Alcohols

Alcohols may result from a variety of metabolic activities such as glycolysis, proteolysis, and lipolysis (Chen et al., 2017; Sarhir et al., 2021). While ethanol is created through fermentation (lactose or citrate) and the catabolism of alanine, methyl alcohols are derived from branched-chain amino acids. Only the sample made with the commercial starter culture (C1) contained 2-pentanol, 2-heptanol, 2-hexanol, 5-methyl- and ethanol, 2-phenoxy-, whilst 3-pentanol, 1-decanol and phenol, 2-methyl-5- were not found (Table 4). The ethanol and isoamyl alcohol amounts were between 292.72 - 395.77 µg kg-1, and 82.09-102.69 µg kg-1, respectively. Ethanol and isoamyl alcohol contents were statistically similar in all the samples (p>0.05). Sarhir et al. (2021) determined the ethanol concentration in fermented Smen (traditional butter) samples as 8.40-16.0 mg kg-1. According to Tahmas-Kahyaoğlu et al. (2022), ethanol content predominated in all butter samples produced from different animal milks. They found that ethanol and isoamyl alcohol amounts were between 15.55-34.89 µg 100 g-1, and 1.84-3.41 µg 100 g-1, respectively.

Table 4. Alcohol contents of the produced butter samples using the different starter culture (µg kg-1 butter)

image4.jpeg

a, b, c: Statistically significant at level p<0.05 was shown with lower letters in the row. RT: Retention time, ND: Not detected, The means and standard values were obtained from two replicates (n=2). C0: butter content without starter culture, C1: butter contents commercial starter culture, C2: butter produced from prepared starter culture mix, C3: butter produced from prepared starter culture mix and Lactobacillus rhamnosus B19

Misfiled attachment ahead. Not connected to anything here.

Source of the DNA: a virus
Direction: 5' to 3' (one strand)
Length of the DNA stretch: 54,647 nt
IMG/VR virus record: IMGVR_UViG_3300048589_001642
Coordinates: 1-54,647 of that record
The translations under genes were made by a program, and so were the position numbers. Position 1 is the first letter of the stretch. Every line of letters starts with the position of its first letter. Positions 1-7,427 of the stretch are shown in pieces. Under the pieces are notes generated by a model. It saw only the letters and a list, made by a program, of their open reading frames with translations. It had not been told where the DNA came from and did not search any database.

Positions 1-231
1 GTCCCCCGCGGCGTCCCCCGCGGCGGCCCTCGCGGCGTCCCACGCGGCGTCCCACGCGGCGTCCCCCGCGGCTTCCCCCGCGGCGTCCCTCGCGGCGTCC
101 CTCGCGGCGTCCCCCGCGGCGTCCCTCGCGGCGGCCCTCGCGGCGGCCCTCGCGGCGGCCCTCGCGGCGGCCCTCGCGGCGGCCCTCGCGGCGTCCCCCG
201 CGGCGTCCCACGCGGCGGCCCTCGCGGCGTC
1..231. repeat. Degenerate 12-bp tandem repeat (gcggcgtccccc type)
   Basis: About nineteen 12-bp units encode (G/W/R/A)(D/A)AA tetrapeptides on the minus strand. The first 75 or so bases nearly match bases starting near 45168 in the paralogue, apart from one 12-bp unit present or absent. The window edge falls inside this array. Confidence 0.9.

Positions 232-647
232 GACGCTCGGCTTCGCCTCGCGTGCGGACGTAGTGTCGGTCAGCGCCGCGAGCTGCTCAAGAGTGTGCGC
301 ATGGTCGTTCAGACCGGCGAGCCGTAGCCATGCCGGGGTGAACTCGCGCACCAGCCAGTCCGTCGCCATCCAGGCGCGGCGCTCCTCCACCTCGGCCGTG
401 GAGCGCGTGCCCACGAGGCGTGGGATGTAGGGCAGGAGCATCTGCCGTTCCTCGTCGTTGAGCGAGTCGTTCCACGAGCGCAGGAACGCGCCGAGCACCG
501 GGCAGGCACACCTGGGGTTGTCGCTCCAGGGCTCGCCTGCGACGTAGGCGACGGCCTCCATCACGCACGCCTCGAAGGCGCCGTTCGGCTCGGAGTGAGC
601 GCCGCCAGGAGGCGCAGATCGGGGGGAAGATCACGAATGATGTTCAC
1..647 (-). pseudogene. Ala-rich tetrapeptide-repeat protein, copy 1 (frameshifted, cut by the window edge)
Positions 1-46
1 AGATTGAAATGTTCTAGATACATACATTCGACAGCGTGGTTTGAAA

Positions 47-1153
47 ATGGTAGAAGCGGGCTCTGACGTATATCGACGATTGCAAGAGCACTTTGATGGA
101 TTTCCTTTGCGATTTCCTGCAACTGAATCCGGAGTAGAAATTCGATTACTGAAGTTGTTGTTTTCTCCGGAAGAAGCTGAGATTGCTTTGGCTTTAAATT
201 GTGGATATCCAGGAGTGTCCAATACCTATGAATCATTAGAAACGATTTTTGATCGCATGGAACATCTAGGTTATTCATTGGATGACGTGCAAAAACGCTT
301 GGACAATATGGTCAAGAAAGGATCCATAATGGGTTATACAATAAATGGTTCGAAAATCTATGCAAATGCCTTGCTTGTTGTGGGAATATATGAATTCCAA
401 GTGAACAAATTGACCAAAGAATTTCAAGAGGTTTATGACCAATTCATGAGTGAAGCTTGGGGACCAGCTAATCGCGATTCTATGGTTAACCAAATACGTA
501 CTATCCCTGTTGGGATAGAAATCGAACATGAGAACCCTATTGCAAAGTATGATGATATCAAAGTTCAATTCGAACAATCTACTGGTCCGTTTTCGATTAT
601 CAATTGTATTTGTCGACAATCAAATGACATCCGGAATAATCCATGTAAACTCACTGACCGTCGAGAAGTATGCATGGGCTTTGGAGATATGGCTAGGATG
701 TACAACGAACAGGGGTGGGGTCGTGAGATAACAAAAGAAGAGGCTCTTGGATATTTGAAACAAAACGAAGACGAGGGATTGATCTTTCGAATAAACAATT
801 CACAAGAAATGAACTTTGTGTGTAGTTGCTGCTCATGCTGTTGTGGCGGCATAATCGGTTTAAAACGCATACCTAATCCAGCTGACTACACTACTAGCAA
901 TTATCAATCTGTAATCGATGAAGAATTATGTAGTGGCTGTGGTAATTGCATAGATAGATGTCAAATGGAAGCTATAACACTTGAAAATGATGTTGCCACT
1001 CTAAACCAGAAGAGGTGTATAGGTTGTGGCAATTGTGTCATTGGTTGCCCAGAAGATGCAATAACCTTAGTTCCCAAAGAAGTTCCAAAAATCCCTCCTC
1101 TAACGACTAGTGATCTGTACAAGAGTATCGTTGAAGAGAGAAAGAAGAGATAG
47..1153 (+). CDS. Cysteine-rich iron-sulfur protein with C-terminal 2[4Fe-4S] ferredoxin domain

Table 5. Aldehyde contents of the produced butter samples using the different starter culture (µg kg-1 butter)

image5.jpeg

a, b, c: Statistically significant at level p<0.05 was shown with lower letters in the row. RT: Retention time, ND: Not detected, The means and standard values were obtained from two replicates (n=2). C0: butter content without starter culture, C1: butter contents commercial starter culture, C2: butter produced from prepared starter culture mix, C3: butter produced from prepared starter culture mix and Lactobacillus rhamnosus B19

Aldehydes

Aldehydes can be derived from amino acids and unsaturated fatty acids such as hexanal and nonanal, and can result in an off-flavour in dairy products (Demirkol et al., 2016; Chen et al., 2017). Aldehyde contents of the butter samples are shown in Table 5. Hexanal and benzaldehyde were the two main aldehydes in the butter samples. It was determined that samples C1 and C2 contain all the aldehydes. No significant difference was found among samples in terms of all aldehyde components except for hexanal and benzaldehyde, 4-ethyl- (p>0.05). Hexanal contents of samples C0 and C3 were found to be lower than the other samples (p<0.05), but there were no significant differences (p>0.05). The sample produced without starter culture (C0) had the lowest benzaldehyde, 4-ethyl- concentration (14.09 µg kg-1), whereas the sample using the prepared starter culture mix (C2) had the highest value (25.93 µg kg-1). Some aldehydes such as hexanal and 2-nonenal were detected by Schieberle et al. (1993) in Irish sour cream butter, and benzaldehyde was detected by Sarhir et al. (2021) in fermented Smen samples. Nonanal contents of butter samples ranged between 0.61 µg kg-1 and 6.81 µg kg-1, and statistical significance was not determined among samples (p>0.05). Demirkol et al. (2016) determined nonanal contents of commercially sold butter samples between 10 and 139 µg kg-1.